Alberto Gallo, head of macro strategies at Algebris Investments and portfolio manager for the Algebris Macro Credit Fund, told CNBC last week that it is important for central banks to synchronize efforts as we head out of the low interest rate environment.
"We're going to an environment of lower marginal stimulus but unwinding their (ECB and Fed) balance sheets will be very hard. If you don't do it in a synchronized way, there's going to be a currency war," he warned. Gallo has written extensively in the past about the concept of "QE infinity" - a situation whereby low rates and seemingly endless rounds of bond-buying programs encourage cheap borrowing and investment in financial markets.
"What we have seen over the past few weeks is an example. The euro rapidly appreciated to over $1.18 after the Fed turned more dovish, as confirmed by the latest ECB minutes. In turn, this can hurt euro zone exports, effectively redistributing inflation back to the U.S. and other countries, and forcing the ECB to step back on tapering too."
A stronger euro makes European products more expensive for consumers outside the region, including U.S. consumers. Last week, minutes from the ECB's latest meeting showed that policy members are worried about a potential overshoot of the currency.
"The result of a currency war can be a race to the bottom, where each central bank is afraid of making the first step and exiting quantitative easing (government's bond-buying program) becomes incredibly difficult," Gallo explained.
"We're worried about fiscal stimulus delivery in the U.S."
The positive economic data seen in the euro zone and in the United States has led the respective central banks to communicate they will be looking at easing their monetary stimulus – which involves central banks purchasing government debt and lowering interest rates to increase the money supply in the economy.
But doing so and thus reducing the size of government debt in their balance sheets will be a challenge as years of monetary stimulus has got policymakers, investors and the global economy used to the concept of low interest rates.
Can a currency war happen?
Currency wars happen when a country, or group of countries, seek to gain a trade advantage by depreciating their currencies on purpose in relation to other currencies.
However, in this case, analysts have warned that a currency war between the euro and the U.S. dollar could spark if the Fed suddenly becomes more dovish, meaning that it delays the path to a rate hike, which in turn could make the U.S. dollar weaker.
"We're worried about fiscal stimulus delivery in the U.S. If the Trump administration doesn't deliver then the Fed becomes more dovish, which means there's not going to be enough dry powder (cash reserves) to overcome the next recession," Gallo said.
During his campaign, President Trump promised tax cuts and big infrastructure investments, which are viewed by investors as a means to boost the economy. However, optimism has run out in the markets as Trump hasn't delivered on any of these fronts yet, which raises doubts over whether these policies will ever see the daylight.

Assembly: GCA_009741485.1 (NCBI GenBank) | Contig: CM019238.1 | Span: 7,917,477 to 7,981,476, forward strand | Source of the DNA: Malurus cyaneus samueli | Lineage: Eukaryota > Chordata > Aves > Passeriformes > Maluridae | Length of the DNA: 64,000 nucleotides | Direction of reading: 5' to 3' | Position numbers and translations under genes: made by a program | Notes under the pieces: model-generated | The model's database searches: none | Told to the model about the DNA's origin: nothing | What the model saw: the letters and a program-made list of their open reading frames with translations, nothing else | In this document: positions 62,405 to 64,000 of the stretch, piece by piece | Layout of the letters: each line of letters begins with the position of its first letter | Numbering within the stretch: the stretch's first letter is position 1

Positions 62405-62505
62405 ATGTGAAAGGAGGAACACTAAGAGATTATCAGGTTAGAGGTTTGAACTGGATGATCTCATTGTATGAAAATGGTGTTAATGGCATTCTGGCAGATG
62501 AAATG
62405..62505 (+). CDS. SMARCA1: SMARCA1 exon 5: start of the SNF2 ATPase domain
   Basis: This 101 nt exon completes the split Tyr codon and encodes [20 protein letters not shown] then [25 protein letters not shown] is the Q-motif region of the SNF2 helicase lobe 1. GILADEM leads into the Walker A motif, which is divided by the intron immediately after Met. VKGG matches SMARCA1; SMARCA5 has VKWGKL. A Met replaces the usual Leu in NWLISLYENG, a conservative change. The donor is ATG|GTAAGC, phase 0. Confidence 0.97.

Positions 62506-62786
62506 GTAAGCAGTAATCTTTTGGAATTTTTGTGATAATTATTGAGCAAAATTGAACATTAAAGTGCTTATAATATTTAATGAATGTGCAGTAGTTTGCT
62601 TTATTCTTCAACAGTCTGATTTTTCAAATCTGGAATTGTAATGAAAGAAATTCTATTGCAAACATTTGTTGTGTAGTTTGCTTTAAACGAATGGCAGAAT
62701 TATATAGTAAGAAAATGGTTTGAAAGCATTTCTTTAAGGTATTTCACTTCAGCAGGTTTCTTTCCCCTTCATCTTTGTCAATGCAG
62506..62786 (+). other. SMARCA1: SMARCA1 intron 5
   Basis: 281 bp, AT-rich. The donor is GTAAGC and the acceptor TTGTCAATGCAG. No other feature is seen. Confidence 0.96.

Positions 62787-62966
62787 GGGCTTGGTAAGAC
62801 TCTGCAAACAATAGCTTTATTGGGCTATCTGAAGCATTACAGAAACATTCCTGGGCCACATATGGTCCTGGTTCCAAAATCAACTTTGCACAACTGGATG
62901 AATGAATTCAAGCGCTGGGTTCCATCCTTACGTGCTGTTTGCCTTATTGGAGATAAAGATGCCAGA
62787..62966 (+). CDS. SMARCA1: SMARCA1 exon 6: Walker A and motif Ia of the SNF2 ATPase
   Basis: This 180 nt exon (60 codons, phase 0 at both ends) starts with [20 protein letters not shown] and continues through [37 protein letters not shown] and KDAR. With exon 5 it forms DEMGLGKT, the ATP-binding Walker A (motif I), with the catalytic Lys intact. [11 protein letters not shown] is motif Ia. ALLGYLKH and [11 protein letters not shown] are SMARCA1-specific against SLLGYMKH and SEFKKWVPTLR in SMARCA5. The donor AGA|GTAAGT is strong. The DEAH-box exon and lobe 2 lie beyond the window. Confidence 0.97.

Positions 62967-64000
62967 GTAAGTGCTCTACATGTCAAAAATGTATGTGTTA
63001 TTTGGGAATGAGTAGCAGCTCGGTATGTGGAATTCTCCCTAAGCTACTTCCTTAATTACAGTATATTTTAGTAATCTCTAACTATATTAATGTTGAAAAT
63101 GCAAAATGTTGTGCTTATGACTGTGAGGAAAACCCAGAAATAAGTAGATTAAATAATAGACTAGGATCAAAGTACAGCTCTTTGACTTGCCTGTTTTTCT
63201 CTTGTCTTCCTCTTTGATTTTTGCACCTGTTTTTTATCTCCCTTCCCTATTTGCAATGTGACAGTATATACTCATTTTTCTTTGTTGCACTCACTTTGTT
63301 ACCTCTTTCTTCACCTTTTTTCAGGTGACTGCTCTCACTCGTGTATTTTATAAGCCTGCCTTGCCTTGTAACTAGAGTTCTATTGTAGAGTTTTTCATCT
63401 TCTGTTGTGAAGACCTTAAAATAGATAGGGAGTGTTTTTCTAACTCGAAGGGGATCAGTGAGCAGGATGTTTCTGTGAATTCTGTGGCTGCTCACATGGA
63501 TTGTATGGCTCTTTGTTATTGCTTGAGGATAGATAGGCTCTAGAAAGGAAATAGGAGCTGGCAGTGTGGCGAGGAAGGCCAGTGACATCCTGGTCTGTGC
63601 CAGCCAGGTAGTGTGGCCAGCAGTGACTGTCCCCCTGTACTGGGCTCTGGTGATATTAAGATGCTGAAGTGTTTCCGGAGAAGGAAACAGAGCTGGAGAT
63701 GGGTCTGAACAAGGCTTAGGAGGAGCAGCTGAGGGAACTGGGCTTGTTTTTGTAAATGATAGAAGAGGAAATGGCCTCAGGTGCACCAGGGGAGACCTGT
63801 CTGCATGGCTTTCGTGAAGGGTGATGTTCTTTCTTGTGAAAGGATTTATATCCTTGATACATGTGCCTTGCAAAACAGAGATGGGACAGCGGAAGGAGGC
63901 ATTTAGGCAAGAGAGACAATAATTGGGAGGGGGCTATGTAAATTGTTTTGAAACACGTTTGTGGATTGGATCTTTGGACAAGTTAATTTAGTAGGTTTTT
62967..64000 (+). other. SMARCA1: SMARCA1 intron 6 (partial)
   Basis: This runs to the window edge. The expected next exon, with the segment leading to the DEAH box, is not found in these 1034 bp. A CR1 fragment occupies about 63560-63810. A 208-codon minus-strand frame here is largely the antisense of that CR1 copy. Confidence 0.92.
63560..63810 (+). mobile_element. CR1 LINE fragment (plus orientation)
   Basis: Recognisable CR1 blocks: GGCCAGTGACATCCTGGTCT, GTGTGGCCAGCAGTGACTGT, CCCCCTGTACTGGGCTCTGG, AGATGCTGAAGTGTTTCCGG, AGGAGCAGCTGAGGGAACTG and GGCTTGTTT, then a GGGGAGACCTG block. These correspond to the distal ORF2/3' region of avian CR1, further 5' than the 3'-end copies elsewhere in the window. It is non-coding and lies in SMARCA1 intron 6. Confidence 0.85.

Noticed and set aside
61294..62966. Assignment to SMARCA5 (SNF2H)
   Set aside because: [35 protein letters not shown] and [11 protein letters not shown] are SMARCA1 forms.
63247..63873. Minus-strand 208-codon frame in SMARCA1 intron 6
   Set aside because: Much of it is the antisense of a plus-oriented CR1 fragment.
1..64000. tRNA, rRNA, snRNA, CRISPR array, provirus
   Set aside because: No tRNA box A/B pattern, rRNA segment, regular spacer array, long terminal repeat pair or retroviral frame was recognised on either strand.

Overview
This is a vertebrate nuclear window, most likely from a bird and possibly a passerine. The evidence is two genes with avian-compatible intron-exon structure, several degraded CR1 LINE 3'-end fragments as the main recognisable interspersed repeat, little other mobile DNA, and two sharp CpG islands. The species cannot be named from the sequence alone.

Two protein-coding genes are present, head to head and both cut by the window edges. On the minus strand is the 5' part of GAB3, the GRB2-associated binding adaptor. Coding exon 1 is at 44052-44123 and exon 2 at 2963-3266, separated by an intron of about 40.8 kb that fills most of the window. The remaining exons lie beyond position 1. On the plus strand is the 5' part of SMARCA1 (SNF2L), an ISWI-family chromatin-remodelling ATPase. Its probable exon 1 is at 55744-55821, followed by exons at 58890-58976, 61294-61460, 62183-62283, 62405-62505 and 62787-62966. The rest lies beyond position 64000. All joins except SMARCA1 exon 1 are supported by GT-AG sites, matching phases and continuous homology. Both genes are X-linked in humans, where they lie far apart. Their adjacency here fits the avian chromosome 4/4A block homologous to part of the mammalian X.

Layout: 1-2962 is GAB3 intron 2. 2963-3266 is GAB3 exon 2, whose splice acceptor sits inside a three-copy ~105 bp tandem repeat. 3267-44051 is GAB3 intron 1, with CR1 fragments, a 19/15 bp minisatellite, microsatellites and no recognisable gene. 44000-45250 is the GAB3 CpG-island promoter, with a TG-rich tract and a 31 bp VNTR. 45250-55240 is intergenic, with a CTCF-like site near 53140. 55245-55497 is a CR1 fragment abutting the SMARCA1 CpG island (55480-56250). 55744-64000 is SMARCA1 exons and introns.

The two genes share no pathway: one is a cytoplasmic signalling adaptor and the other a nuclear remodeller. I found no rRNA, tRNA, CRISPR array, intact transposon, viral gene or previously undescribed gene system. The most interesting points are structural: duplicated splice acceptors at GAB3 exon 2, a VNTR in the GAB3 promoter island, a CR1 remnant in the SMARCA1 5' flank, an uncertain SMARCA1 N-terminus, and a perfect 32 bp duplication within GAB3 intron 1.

In fact, markets have started seeing the Fed as turning slightly less optimistic about the future of the U.S. economy. The central bank said in July that inflation – one of the key economic metrics for the bank - was "running below 2 percent" whereas in June it said inflation was "running somewhat below 2 percent." Markets perceived this as a more dovish stance and the dollar fell.
The dollar index was at 93.515 on Friday. As Jane Foley, a head of fixed income at Rabobank explained "in net terms the DXY (which compared the dollar against a basket of currencies) is around 4.6 percent lower than its November election level."
Last week, minutes from the last Fed meeting showed that policymakers were divided about the pace for interest rate increases – giving further ground to claims of a more dovish Fed.
"Fears that QExit will damage central banks' balance sheets...are largely unfounded."
Is it an exaggeration?
However, not everyone believes that we could be on the brink of a currency war. Nick Gartside, CIO of fixed income at JP Morgan Asset Management told CNBC that talk of a currency war "is an exaggeration."
"We're still very early on the Trump presidency and the U.S. economy is strong," he said, easing concerns over President Trump's ability to put forward with key campaign pledges.
Recent data such as the U.S. nonfarm payrolls or jobs numbers as they are often called - another key metric for the Fed when deciding where to take monetary policy - beat expectations earlier this month. There were 209,000 new jobs in July, versus an expected 183,000. June's employment numbers were also revised higher.
Gartside added that both the Fed and the ECB "have been good in communicating" they will be reducing their balance sheets. The Fed could announce a move next month and the ECB will follow "later on," he said.
Paul Sheard, chief economist at S&P Global, said in a note on Friday that "fears that QExit (quantitative easing exit) will damage central banks' balance sheets and interfere with monetary policymaking are largely unfounded."
It "is likely to be largely an innocuous process," he said.
However, the process of exiting QE is not an easy one. Both the Fed and the ECB have a big task on their hand. After years of pumping easy money into the economy, central banks now have the task of winding it down and analysts have warned this to be a big challenge given the sheer volume of government debt they own. According to data from the Financial Times, six major central banks around the world now hold more than $15 trillion of assets. Of this, more than $9 trillion is government bonds.